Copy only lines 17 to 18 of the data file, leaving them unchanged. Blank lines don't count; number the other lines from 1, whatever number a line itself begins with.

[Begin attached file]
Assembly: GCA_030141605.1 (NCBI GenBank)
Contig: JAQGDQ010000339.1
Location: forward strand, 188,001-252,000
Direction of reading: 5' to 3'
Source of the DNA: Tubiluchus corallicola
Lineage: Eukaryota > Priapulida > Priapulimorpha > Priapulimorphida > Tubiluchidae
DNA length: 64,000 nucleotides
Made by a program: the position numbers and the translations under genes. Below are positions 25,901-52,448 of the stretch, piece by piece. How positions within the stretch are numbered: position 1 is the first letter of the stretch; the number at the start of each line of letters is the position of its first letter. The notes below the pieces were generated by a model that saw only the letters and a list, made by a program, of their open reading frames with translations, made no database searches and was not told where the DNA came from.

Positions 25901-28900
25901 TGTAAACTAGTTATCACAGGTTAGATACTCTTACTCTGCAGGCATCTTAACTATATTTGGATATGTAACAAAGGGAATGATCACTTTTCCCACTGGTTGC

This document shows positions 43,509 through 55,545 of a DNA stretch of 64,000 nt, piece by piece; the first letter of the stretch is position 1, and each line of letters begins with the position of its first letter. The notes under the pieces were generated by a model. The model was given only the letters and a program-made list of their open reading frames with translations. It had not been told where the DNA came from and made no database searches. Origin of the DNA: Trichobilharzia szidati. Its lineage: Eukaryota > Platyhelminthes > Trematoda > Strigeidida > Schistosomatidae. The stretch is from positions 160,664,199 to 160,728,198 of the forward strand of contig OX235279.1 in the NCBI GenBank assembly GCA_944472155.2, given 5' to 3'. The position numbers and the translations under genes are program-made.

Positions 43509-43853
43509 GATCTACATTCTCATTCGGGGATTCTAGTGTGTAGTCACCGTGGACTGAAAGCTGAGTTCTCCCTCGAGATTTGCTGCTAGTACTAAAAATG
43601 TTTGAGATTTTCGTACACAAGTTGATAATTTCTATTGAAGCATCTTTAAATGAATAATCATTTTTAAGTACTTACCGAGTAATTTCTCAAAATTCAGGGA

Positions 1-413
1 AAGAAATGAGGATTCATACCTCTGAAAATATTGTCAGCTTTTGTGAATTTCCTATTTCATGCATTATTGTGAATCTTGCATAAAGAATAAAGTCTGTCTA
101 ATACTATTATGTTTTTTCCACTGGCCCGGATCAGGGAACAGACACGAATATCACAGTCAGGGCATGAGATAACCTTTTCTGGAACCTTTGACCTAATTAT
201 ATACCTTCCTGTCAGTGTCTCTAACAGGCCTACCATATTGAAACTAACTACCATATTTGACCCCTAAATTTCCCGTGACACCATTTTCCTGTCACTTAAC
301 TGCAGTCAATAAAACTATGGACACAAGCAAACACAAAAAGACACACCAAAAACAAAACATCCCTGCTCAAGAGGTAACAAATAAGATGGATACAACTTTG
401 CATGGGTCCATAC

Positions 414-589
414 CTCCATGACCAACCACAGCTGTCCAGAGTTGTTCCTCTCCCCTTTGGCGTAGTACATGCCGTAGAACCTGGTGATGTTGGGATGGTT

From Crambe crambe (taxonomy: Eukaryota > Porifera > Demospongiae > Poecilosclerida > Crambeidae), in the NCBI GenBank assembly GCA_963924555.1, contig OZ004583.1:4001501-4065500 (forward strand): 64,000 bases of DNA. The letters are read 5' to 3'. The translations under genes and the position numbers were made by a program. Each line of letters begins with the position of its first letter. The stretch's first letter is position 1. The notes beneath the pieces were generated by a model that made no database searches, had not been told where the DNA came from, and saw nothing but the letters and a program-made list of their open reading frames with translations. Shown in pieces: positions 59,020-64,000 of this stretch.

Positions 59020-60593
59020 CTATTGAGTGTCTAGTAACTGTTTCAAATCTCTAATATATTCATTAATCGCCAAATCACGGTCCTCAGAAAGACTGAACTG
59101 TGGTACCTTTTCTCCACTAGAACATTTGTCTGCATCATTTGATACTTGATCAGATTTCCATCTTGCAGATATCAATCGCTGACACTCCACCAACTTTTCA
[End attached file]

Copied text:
101 ATACTATTATGTTTTTTCCACTGGCCCGGATCAGGGAACAGACACGAATATCACAGTCAGGGCATGAGATAACCTTTTCTGGAACCTTTGACCTAATTAT
201 ATACCTTCCTGTCAGTGTCTCTAACAGGCCTACCATATTGAAACTAACTACCATATTTGACCCCTAAATTTCCCGTGACACCATTTTCCTGTCACTTAAC